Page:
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Thundercat Concert Review

September 20th, 2017
The Granada - Lawrence, KS

One of the first things Stephen "Thundercat" Bruner said to fans at The Granada was, "Hey, there's a lot going on up here tonight." He was likely referring to the monitor and feedback issues that bugged him throughout his first few songs, but the same sentence described the rest of the evening's happenings as well. Wednesday night's almost sold out crowd was served two hours of jazz madness from the Los Angeles bass virtuoso.

Aside from the masterful levels of musicianship that Bruner and his band displayed, one of the most enjoyable aspects of the show came from how Bruner emoted during and between songs. His eccentric personality was visible in his interactions with the crowd -- "stoked" really is the best word to describe his demeanor when his fans engaged in a passionate sing-along. His personality was also injected into his lyrics -- few other jazz musicians can get away with singing about anime, video games, and beating off.

The night's setlist incorporated nearly every song from "Drunk," Thundercat's latest, and perhaps greatest, album. The speedy, hectic "Captain Stupido" acted as a fitting introduction into Bruner's world of absurd fusion jazz. Later in the set, a woozy, relatable-for-nearly-any-millenial R&B number called "Drink Dat" had hundreds swaying along.

Many in attendance likely became aware of Thundercat through his numerous collaborations and he didn't shy away from performing them. A delightfully stripped-down version of Kendrick Lamar's "Complexion" was performed early in the set. A rendition of his Flying Lotus collab "Descent Into Madness" also felt stripped-down, but sounded bare in comparison to the massive orchestral soundscape created for the album.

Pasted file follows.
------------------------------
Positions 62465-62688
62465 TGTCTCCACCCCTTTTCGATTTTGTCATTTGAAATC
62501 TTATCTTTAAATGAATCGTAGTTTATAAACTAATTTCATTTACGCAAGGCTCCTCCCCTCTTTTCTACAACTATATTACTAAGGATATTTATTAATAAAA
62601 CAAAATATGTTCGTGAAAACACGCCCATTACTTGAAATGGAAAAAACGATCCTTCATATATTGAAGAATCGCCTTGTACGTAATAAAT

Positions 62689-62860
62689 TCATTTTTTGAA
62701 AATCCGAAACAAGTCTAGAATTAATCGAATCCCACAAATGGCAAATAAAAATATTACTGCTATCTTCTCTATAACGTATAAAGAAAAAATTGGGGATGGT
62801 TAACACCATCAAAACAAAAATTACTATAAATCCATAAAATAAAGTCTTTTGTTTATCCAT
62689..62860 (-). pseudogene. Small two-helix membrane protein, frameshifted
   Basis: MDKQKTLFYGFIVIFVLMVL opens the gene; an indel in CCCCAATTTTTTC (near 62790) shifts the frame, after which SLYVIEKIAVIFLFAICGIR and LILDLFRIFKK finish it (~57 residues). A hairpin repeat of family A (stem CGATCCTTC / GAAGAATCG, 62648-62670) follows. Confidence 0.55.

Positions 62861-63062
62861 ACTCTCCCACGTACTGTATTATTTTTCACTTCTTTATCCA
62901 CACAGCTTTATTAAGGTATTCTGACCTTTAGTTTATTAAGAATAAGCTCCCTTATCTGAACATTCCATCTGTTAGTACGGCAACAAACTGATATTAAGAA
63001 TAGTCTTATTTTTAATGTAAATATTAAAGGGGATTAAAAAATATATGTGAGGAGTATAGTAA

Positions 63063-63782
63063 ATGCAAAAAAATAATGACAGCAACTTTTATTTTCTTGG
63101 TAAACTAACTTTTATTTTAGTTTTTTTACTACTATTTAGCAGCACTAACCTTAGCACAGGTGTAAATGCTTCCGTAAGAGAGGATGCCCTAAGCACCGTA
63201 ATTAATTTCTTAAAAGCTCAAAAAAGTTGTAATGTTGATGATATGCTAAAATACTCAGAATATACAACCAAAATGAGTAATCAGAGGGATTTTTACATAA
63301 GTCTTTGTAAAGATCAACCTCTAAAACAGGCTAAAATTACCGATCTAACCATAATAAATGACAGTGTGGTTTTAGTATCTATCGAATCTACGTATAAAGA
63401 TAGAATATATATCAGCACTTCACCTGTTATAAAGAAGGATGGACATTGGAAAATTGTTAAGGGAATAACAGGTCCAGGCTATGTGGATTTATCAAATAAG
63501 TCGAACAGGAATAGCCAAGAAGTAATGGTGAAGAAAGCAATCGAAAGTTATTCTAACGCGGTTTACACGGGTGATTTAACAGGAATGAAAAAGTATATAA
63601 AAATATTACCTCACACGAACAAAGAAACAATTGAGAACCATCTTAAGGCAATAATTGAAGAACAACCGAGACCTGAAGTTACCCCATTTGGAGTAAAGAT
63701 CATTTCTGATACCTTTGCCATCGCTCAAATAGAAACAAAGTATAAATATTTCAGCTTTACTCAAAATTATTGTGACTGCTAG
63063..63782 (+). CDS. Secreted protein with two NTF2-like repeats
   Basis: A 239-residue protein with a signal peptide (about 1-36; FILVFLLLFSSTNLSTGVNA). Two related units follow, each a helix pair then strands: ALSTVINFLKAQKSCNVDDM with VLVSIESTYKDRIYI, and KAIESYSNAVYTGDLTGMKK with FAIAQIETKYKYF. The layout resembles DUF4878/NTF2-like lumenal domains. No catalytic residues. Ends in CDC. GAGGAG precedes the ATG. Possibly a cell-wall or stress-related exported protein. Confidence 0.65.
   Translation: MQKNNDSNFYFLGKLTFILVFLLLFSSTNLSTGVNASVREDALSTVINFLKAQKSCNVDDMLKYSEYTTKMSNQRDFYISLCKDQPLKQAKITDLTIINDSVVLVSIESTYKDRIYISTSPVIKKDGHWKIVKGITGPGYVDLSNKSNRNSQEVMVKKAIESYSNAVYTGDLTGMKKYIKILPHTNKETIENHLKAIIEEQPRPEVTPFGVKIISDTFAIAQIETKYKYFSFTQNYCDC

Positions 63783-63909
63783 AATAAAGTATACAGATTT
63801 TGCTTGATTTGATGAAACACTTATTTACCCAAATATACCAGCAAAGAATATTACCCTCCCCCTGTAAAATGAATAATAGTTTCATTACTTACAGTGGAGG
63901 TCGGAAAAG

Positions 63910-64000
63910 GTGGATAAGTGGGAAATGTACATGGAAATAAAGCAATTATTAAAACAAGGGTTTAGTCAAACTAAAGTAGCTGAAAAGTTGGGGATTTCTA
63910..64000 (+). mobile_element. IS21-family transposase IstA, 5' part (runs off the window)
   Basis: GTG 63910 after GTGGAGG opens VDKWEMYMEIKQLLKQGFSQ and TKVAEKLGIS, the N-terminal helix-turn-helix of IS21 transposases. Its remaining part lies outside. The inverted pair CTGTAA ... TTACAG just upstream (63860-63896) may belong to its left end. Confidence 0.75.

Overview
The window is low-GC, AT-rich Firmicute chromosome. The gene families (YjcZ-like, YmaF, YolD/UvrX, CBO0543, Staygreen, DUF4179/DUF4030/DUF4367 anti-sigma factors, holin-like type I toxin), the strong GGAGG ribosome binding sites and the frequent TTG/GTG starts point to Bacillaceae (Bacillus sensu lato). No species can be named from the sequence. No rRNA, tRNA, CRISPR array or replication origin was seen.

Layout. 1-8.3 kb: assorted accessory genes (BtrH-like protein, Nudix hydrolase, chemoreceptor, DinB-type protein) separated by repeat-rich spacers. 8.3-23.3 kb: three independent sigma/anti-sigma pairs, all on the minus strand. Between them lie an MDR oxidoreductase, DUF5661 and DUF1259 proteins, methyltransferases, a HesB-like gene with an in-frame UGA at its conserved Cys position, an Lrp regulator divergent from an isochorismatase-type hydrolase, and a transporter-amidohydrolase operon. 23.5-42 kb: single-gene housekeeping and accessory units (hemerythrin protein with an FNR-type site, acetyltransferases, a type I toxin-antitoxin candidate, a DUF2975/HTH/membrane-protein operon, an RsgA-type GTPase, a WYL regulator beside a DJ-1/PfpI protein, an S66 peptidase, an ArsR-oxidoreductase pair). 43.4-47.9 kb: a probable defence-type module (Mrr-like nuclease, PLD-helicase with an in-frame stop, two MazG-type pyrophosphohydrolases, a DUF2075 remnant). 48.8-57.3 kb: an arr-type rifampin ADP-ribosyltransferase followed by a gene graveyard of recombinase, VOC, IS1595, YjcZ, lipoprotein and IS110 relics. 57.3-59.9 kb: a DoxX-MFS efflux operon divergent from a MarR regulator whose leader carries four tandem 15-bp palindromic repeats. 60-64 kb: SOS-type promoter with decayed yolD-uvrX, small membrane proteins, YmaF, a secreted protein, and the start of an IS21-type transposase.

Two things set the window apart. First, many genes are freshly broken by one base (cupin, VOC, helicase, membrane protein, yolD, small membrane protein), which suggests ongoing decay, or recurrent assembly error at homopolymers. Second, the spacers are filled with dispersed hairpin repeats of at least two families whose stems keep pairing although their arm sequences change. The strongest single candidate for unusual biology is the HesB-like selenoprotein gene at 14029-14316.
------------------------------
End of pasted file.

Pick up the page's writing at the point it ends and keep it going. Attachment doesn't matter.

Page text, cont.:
While it wasn't the final song of the encore, "Them Changes" drew the largest response of the evening. The song's hypnotic, funk-indebted groove was impossible to ignore and Lawrencians danced as if their lives were on the line.

The show opened with an unconventional EDM set from Bruner's Brainfeeder label mate PBDY, followed by Japanese musician Saco & Uno. Saco's set was informed more by golden-era hip-hop than electronic music and concluded with a joyous karaoke-style tune during an otherwise-mute performance.

Full photo gallery here.

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